November has been relabelled to Movember since 2003 and is a movement that started with just 30 participants. This year – some 15 years later Movember has growth to an incredible 5 million plus mo bros and mo sisters!

Movember is a movement that was started by two mates – Travis Garone and Luke Slattery – who decided that the mo had all but disappeared from the Australia psyche and it was time to bring it back! Inspired by a friend’s mother who was battling breast cancer, the two mates were able to enlist another 30 who were willing to donate $10 for the privilege of growing a mo! The guys then researched men’s health issues and agreed that Prostate Cancer was their cause to support.

The cause has quickly grown over the last 15 years and is now the leading charity tackling men’s health issues head on, including prostate and testicular cancer, mental health issues and suicide prevention.

To date Movember has funded more than 1200 projects focused around men’s health issues. So, how do we encourage the guys in our life to focus more on all aspects of their health?

In a report published by the Australian Psychological Society it was noted that while men’s health had improved substantially over the previous 50 years, Australian men still had a much lower life expectancy than women. On average men die six years younger than women and for reasons that are largely preventable.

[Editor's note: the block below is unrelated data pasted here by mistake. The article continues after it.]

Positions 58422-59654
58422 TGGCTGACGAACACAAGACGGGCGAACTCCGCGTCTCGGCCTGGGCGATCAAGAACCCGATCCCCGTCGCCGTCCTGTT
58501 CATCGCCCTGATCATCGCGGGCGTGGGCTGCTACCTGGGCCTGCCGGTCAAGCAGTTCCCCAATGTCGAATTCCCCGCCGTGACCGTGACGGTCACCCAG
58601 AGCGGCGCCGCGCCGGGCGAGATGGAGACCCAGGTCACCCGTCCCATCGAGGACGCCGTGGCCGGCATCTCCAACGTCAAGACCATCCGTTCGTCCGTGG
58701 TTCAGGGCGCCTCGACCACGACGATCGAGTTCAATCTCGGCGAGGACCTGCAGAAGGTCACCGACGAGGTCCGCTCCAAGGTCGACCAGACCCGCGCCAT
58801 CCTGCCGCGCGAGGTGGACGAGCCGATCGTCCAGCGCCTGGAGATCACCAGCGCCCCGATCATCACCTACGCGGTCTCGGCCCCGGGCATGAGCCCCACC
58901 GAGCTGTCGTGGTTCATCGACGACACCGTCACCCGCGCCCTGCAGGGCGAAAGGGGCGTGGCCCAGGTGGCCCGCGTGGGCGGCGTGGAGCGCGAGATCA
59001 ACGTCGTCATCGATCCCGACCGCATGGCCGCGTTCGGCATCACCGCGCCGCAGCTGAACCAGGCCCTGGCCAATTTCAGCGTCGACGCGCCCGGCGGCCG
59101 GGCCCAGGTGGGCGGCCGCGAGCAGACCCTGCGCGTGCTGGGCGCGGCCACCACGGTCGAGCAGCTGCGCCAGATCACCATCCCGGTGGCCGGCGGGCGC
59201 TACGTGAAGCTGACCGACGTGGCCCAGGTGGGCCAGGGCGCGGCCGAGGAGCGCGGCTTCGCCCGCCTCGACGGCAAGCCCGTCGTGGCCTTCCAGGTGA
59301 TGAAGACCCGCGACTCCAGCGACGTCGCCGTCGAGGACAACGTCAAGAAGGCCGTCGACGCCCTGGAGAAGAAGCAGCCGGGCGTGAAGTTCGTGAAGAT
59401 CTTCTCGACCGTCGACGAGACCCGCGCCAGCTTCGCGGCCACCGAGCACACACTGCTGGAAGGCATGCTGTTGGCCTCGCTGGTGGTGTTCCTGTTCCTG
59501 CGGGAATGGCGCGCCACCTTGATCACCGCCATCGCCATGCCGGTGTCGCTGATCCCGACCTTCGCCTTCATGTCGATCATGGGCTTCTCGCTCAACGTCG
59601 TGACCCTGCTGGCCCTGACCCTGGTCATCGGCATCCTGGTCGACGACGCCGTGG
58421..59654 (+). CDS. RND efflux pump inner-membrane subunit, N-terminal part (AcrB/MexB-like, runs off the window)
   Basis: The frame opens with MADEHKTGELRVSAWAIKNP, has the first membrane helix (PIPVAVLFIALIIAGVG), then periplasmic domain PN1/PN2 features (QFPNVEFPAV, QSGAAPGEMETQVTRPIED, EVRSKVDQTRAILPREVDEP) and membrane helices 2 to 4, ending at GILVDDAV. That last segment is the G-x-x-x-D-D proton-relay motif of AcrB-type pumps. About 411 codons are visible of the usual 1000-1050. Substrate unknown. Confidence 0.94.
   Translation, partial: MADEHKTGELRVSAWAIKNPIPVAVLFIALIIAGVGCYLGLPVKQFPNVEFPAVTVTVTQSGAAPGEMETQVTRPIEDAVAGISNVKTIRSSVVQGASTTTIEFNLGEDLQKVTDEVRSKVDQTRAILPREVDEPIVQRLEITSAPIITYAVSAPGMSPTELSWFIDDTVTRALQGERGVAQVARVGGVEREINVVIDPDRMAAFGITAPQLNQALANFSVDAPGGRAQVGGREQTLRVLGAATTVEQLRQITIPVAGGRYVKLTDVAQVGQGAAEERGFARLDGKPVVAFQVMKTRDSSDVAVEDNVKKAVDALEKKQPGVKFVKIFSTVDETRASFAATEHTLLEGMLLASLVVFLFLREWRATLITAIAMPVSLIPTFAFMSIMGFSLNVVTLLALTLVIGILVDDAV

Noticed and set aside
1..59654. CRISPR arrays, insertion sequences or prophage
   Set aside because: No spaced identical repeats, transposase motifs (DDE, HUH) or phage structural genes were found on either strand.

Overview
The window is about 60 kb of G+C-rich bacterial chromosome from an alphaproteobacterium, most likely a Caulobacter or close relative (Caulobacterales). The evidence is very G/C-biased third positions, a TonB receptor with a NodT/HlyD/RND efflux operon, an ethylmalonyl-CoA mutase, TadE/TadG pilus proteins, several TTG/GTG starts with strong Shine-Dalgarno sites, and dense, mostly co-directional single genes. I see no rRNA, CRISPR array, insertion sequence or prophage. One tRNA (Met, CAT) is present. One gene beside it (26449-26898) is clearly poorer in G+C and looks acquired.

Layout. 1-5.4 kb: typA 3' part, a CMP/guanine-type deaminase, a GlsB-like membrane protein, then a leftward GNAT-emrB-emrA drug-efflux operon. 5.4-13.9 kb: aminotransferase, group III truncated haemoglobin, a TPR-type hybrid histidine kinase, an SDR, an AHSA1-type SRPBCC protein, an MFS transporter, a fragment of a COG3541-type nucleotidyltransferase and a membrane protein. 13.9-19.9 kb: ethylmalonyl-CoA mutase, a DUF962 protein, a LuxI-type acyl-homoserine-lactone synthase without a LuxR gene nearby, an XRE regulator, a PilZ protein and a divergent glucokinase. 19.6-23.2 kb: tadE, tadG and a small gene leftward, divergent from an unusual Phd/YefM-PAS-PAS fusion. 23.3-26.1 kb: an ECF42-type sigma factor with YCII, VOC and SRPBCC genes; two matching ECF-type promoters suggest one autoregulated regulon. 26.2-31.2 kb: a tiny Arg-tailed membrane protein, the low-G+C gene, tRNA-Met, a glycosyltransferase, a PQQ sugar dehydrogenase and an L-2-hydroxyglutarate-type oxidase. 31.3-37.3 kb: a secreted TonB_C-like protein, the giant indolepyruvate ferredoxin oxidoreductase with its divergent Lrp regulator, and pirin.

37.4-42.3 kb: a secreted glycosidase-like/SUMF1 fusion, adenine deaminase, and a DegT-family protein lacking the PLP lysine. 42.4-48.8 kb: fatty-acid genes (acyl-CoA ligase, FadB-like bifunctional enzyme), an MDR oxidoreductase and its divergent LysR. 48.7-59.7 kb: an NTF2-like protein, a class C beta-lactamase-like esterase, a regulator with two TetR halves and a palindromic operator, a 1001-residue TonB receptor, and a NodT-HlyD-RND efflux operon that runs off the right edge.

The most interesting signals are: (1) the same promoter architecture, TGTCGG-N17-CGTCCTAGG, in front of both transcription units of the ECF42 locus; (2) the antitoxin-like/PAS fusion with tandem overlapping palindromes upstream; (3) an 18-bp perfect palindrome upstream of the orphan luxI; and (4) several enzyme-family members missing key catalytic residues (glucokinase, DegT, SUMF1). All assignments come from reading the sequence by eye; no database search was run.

Men are also at higher risk of mental health issues and suicidal thoughts given that they are less likely to have conversations with people who are close to them. On average one in eight men will experience depression and one in five men will experience anxiety at some state in their lives*.

We need to start encouraging the men in our lives to take action and live a healthier, happier and longer life!

Movember recommend the following five top things to know, and do:

  1. Make man time
    Stay connected. Mates are important and spending time with them is good for you. Catch up regularly, check in and make time
  2. Have open conversations
    you don’t need to be an expert and you don’t have to be the sole solution, but being there for someone, listening and giving your time can be lifesaving.
  3. Know the numbers
    At 50, talk to your doctor about prostate cancer and whether it’s right for you to have a PSA test. If you are of African or Caribbean descent or have a father or brother with prostate cancer, you should be having this conversation at 45. Know your numbers, know your risk, talk to your doctor.
  4. Know thy nuts
    Get to know what’s normal for your testicles. Give them a check regularly and go to the doctor if something doesn’t feel quite right.
  5. Move, move, move
    Add more activity to your day. Do more of what makes you feel good.
    – Take a walking meeting
    – Park further away from work or the train station
    – Get off the bus or tram a stop earlier
    – Take the stairs instead of the lift
    – Cycle to work instead of driving

Want to know more? Websites such as have loads of great information.

Is this a field that interests you? AIFL offers many certificate courses in the allied health sector. Click here to find out more


*Source Beyond Blue